A multidisciplinary approach reveals an age-dependent expression of a novel bioactive peptide, already involved in neurodegeneration, in the postnatal rat forebrain

Giovanni Ferrati*, Emanuele Brai, Skye Stuart, Celia Marino, Susan A. Greenfield

*Corresponding author for this work

Research output: Contribution to journalArticle (Academic Journal)peer-review

1 Citation (Scopus)
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Abstract

The basal forebrain has received much attention due to its involvement in multiple cognitive functions, but little is known about the basic neuronal mechanisms underlying its development, nor those mediating its primary role in Alzheimer’s disease. We have previously suggested that a novel 14-mer peptide, ‘T14’, could play a pivotal role in Alzheimer’s disease, via reactivation of a developmental signaling pathway. In this study, we have characterized T14 in the context of post-natal rat brain development, using a combination of different techniques. Ex-vivo rat brain slices containing the basal forebrain, at different stages of development, were used to investigate large-scale neuronal network activity in real time with voltage-sensitive dye imaging. Subsequent Western blot analysis revealed the expression profile of endogenous T14, its target alpha7 nicotinic receptor and the familiar markers of Alzheimer’s: amyloid beta and phosphorylated Tau. Results indicated maximal neuronal activity at the earliest ages during development, reflected in a concomitant profile of T14 peptide levels and related proteins. In conclusion, these findings show that the peptide, already implicated in neurodegenerative events, has an age-dependent expression, suggesting a possible contribution to the physiological mechanisms underlying brain maturation.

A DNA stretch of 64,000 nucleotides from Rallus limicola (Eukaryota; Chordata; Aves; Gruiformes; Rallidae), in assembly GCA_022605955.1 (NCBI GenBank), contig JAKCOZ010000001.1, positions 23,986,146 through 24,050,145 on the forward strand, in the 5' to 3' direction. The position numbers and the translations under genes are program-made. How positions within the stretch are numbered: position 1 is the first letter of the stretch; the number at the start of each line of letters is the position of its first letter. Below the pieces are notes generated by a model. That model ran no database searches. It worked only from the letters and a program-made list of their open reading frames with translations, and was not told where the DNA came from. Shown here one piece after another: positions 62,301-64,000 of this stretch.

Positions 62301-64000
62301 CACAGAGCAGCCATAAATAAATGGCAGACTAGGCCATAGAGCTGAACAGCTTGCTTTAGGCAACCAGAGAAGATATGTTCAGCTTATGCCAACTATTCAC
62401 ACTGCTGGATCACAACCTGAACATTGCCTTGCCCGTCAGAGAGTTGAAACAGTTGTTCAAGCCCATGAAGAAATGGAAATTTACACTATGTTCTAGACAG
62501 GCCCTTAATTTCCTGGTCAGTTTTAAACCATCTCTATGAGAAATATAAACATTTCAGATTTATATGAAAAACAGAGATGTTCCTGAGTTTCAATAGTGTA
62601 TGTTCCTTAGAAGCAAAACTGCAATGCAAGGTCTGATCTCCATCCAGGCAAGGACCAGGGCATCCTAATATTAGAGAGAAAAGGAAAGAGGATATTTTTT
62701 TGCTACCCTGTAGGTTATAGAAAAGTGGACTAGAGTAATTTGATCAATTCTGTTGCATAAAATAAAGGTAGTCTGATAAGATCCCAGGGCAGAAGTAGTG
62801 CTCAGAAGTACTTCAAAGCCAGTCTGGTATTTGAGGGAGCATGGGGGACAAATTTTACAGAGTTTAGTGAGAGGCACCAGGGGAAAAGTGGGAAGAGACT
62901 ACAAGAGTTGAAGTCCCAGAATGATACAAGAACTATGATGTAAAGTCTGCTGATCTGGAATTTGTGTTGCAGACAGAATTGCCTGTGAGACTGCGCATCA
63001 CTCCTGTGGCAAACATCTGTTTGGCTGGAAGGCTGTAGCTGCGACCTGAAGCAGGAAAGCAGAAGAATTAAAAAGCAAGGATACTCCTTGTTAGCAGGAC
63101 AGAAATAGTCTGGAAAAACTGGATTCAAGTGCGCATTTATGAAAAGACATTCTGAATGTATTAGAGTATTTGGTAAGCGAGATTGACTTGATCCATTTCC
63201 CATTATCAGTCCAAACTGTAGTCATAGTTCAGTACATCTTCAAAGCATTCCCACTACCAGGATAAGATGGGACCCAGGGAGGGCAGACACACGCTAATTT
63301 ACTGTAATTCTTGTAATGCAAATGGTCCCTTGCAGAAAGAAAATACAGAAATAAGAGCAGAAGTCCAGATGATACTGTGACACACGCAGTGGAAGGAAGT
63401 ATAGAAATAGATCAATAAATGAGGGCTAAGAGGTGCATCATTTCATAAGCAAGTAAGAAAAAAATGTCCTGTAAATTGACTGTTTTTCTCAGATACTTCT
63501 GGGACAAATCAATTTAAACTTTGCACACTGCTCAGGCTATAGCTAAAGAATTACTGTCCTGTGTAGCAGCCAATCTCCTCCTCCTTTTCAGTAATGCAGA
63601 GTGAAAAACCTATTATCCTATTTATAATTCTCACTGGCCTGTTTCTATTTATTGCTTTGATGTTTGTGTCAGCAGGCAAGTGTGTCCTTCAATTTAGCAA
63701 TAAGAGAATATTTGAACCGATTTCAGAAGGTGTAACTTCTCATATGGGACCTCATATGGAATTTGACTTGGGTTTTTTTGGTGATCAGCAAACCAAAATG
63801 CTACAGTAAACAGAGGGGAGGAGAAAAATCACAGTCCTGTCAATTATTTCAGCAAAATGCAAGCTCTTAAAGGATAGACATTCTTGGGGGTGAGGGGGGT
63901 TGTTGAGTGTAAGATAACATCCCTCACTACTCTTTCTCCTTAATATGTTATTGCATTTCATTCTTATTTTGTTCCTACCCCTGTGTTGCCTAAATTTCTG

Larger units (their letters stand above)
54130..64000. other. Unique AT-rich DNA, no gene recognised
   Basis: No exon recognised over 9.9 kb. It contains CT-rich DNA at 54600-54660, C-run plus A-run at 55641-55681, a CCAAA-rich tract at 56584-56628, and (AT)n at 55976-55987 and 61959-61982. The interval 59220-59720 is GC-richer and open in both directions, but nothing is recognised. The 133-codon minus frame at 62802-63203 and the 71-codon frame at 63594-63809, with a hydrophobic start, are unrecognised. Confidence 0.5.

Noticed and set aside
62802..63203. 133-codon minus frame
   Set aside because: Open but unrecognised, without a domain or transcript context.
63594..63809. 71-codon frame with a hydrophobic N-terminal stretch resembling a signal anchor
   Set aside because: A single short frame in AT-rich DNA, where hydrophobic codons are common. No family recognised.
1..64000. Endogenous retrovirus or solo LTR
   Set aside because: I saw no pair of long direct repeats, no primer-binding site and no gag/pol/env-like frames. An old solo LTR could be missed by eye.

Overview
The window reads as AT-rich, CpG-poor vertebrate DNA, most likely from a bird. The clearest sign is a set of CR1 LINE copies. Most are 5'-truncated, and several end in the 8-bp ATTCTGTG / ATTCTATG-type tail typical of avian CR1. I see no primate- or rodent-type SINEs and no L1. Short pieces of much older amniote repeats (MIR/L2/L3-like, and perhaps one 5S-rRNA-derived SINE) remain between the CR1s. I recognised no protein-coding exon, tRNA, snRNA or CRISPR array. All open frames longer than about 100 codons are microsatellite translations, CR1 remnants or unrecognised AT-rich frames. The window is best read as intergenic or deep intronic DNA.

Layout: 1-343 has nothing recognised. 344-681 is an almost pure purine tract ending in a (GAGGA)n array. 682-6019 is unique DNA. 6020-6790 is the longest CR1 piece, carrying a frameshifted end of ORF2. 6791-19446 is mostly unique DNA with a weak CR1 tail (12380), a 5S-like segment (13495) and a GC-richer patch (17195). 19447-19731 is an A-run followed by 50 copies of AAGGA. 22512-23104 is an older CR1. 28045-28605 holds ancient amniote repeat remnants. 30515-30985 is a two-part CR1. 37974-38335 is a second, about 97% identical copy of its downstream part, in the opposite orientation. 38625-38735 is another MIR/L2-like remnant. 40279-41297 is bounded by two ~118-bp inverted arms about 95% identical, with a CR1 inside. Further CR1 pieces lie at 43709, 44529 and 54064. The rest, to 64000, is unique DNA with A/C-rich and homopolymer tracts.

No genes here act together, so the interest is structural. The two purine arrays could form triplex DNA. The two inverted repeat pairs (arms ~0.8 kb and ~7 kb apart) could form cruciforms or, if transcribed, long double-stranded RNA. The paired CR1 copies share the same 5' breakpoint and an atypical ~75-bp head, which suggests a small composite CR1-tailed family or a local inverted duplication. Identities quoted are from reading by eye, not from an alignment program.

Original languageEnglish
Article number132
Number of pages16
JournalBrain Sciences
Volume8
Issue number7
Early online date10 Jul 2018
DOIs
Publication statusPublished - Jul 2018

Keywords

  • AChE-derived peptide
  • Alzheimer’s disease
  • Basal forebrain
  • Development
  • Nicotinic receptors
  • Optical imaging

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